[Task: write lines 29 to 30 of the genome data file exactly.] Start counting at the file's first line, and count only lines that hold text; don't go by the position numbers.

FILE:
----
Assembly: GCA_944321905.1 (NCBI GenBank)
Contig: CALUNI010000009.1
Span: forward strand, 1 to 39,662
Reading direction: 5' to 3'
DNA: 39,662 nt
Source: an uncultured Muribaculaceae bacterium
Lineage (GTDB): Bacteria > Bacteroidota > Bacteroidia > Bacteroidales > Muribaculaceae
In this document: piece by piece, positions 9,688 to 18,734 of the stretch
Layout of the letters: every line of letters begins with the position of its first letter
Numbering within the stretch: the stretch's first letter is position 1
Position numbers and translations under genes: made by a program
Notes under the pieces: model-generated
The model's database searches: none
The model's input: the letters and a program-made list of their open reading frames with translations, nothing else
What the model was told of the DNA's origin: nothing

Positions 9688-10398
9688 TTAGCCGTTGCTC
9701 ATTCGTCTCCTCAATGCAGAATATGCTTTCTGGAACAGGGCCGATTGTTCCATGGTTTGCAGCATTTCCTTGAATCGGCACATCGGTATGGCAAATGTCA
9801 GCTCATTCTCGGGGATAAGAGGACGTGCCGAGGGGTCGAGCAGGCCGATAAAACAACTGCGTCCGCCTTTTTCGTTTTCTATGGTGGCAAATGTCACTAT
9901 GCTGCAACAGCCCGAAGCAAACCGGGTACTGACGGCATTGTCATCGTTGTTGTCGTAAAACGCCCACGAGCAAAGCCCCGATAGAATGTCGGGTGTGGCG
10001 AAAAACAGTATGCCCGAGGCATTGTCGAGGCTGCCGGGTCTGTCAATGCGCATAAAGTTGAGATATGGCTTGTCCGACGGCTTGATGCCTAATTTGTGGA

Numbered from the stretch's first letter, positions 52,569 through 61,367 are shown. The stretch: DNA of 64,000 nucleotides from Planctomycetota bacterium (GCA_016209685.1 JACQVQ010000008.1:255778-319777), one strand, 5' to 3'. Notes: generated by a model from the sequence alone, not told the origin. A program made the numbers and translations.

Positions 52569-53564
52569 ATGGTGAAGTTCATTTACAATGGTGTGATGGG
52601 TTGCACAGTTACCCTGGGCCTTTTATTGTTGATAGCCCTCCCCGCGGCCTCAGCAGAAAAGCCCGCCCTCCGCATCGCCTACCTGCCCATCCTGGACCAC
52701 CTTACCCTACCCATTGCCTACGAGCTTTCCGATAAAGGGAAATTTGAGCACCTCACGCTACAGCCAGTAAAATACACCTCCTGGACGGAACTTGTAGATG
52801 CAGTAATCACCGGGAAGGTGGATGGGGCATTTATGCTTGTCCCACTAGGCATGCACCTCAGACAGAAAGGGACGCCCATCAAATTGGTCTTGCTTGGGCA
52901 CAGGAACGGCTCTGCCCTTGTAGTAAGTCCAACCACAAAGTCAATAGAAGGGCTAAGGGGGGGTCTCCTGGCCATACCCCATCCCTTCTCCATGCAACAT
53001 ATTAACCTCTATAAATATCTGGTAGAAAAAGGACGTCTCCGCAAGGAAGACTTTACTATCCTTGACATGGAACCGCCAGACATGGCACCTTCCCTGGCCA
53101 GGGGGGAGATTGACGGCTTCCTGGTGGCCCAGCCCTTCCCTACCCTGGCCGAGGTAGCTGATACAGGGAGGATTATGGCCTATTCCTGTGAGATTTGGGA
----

53001 ATTAACCTCTATAAATATCTGGTAGAAAAAGGACGTCTCCGCAAGGAAGACTTTACTATCCTTGACATGGAACCGCCAGACATGGCACCTTCCCTGGCCA
53101 GGGGGGAGATTGACGGCTTCCTGGTGGCCCAGCCCTTCCCTACCCTGGCCGAGGTAGCTGATACAGGGAGGATTATGGCCTATTCCTGTGAGATTTGGGA